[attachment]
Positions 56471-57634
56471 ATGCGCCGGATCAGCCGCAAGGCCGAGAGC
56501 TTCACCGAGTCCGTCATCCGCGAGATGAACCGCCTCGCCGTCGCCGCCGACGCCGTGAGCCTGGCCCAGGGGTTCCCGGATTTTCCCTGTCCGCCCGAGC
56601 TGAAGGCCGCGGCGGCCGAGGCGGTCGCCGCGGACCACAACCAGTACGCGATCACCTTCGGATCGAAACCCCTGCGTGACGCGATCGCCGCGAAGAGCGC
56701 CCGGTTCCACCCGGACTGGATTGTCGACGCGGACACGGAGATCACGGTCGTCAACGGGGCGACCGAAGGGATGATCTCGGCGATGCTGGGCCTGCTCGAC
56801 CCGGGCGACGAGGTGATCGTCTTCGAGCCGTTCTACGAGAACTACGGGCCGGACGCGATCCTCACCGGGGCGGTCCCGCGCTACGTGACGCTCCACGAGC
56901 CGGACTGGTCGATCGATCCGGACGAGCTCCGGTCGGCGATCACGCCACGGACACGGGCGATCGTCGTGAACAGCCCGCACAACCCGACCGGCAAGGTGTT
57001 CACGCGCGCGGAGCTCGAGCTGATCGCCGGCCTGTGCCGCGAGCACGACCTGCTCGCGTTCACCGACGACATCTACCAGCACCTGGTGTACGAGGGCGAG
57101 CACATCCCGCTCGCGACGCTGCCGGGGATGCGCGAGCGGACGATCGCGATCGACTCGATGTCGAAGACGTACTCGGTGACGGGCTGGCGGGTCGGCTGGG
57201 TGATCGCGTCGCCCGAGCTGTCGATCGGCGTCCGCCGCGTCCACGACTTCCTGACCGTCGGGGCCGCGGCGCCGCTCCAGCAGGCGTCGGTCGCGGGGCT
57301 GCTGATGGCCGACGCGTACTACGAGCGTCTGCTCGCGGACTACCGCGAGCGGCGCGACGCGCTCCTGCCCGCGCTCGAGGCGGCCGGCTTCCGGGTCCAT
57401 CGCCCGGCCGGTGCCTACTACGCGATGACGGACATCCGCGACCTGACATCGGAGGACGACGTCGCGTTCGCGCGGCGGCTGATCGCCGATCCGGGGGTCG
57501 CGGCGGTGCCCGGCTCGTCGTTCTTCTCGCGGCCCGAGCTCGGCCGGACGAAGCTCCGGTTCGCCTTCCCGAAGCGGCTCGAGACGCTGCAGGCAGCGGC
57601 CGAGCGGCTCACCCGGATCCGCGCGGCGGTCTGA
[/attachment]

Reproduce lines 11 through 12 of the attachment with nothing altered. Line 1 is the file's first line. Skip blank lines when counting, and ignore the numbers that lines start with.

57301 GCTGATGGCCGACGCGTACTACGAGCGTCTGCTCGCGGACTACCGCGAGCGGCGCGACGCGCTCCTGCCCGCGCTCGAGGCGGCCGGCTTCCGGGTCCAT
57401 CGCCCGGCCGGTGCCTACTACGCGATGACGGACATCCGCGACCTGACATCGGAGGACGACGTCGCGTTCGCGCGGCGGCTGATCGCCGATCCGGGGGTCG